Re-stating and reinforcing company policies, if necessary.Identifying a designated contact person in a plant to whom the charging party can go to with questions or concerns. Explaining or clarifying the reasons for actions the company takes. Providing diversity awareness training for co-workers or supervisors. Providing the charging party with a positive or neutral letter of reference. Referring inquiries about the charging party's job performance to a company representative trusted by the charging party to give a positive recommendation or neutral reference. Transferring the charging party to another job location or department.

From an administrative perspective, we also see several advantages to participating in the Commission's Mediation Program:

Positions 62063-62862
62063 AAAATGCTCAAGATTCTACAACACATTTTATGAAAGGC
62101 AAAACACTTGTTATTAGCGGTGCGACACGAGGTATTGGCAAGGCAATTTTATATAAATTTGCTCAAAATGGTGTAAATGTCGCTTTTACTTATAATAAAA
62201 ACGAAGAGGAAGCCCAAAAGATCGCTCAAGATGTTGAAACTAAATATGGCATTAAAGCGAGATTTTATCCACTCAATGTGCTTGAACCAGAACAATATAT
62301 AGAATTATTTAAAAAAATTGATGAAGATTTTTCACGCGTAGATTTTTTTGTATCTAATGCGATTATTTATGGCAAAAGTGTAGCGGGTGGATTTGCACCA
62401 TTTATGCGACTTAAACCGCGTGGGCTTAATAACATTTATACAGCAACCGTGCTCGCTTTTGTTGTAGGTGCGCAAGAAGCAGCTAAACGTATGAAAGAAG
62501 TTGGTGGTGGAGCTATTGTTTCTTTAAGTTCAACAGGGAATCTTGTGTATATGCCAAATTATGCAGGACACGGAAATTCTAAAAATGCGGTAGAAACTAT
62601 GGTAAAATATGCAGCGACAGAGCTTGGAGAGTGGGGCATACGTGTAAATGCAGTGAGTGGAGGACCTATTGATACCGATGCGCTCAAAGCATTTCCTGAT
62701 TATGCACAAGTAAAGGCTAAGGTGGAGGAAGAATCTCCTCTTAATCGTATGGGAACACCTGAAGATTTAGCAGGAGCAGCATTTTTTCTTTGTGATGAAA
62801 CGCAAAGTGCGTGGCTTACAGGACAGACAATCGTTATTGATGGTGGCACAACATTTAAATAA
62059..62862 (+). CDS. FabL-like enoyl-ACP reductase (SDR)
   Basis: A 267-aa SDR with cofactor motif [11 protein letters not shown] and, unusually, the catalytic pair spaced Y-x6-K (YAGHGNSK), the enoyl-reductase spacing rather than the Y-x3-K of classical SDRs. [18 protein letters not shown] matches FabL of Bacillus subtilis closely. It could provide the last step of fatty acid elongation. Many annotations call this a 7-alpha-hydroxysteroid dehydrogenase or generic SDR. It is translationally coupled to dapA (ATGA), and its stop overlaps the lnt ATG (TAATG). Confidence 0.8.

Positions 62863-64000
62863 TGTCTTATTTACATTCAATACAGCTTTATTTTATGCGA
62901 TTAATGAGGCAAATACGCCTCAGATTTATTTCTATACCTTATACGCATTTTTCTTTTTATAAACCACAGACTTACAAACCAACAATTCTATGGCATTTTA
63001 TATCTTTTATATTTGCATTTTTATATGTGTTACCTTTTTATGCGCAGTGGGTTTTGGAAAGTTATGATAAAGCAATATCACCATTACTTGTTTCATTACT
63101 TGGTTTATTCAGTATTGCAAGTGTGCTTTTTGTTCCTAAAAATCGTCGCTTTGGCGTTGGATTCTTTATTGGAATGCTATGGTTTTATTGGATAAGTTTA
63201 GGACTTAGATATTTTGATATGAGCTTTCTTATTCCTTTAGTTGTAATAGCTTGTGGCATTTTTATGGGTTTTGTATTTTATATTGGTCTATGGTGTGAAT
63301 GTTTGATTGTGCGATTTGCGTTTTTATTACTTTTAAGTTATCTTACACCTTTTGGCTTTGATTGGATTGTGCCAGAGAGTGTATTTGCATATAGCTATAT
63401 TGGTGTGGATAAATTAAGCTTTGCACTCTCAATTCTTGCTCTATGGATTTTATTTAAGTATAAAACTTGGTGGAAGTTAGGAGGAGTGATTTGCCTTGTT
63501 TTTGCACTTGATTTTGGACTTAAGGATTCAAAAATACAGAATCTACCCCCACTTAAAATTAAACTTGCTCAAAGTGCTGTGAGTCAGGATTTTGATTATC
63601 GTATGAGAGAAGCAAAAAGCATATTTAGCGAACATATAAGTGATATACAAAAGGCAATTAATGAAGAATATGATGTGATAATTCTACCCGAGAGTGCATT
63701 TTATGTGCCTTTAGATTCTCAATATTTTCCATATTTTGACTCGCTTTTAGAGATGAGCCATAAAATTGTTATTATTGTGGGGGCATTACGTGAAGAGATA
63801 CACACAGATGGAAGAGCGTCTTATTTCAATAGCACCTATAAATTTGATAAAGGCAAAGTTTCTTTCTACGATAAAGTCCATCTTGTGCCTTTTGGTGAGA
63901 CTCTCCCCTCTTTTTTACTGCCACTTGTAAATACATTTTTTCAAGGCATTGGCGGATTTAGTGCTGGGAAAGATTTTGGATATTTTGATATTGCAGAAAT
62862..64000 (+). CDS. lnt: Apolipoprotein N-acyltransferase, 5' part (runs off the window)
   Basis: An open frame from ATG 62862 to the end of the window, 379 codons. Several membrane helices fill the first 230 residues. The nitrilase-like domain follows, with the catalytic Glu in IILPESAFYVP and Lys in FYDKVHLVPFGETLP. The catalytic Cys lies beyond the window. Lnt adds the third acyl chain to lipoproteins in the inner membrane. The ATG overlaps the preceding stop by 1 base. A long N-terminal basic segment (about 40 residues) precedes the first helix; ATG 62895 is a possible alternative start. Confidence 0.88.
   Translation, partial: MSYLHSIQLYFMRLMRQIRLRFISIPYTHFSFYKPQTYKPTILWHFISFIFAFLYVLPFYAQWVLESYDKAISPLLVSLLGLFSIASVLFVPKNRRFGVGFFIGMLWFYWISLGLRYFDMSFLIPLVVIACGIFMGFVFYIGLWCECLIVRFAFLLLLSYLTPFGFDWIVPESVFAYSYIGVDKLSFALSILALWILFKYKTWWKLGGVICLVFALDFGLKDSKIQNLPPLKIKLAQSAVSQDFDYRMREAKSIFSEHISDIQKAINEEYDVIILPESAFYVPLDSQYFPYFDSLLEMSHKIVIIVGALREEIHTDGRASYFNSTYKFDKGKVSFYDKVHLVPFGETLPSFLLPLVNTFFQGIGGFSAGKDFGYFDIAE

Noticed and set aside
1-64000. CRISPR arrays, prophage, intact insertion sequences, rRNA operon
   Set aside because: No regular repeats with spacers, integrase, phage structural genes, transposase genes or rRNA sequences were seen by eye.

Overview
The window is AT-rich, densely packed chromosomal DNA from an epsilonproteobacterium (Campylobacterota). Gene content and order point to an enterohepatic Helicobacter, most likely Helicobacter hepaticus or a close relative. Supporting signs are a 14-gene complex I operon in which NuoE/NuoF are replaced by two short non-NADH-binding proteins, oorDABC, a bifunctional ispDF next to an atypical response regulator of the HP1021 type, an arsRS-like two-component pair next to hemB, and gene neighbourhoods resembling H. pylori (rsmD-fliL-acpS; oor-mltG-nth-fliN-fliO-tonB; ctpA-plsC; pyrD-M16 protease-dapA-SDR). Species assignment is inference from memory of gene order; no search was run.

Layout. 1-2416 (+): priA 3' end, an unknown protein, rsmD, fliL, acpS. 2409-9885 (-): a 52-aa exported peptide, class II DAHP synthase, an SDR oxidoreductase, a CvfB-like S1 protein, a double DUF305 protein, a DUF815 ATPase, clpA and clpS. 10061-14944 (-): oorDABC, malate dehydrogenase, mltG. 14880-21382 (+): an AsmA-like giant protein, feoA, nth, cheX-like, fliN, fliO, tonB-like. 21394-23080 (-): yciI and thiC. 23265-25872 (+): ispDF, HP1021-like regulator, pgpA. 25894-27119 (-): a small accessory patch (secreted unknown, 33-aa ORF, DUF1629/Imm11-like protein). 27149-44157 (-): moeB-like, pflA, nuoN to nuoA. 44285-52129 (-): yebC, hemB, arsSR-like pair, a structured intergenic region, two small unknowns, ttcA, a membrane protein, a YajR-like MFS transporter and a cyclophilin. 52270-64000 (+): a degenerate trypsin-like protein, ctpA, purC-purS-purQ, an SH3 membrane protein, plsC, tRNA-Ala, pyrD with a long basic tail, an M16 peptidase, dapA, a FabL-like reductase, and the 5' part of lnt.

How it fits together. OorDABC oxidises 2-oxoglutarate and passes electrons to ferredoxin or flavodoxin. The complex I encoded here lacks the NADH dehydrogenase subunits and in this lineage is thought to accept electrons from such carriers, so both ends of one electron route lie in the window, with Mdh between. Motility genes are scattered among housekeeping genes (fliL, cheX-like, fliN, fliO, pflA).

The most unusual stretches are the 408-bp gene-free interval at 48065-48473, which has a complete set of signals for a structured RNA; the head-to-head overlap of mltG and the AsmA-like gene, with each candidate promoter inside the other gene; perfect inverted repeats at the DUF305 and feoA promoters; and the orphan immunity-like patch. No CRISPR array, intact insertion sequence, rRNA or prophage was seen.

It allows us to establish a single contact person in the company to receive charges filed anywhere in the company. This expedites our communication with the Commission and also simplifies our internal tracking of EEOC charges.

The program accelerates the scheduling of the mediation, which may contribute to faster and less expensive resolution of cases.

Our agreement with EEOC does not limit our flexibility to manage charges. Since mediation is not mandatory, the company still has the right to participate, or not, on a case-by-case basis.

EEOC mediation is not burdensome. Mediation conferences typically take half a day to a day to complete. Attorneys are not required. No transcript or record is kept, which encourages a full and open discussion among the parties.

In conclusion, based on our experience at ConAgra Foods, the EEOC Mediation Program is a valuable tool and a sound approach for addressing the resolution of administrative charges in the workplace. We encourage other employers to consider using it and we commend the Commission for making the program available. Thank you.

This page was last modified on December 2, 2003.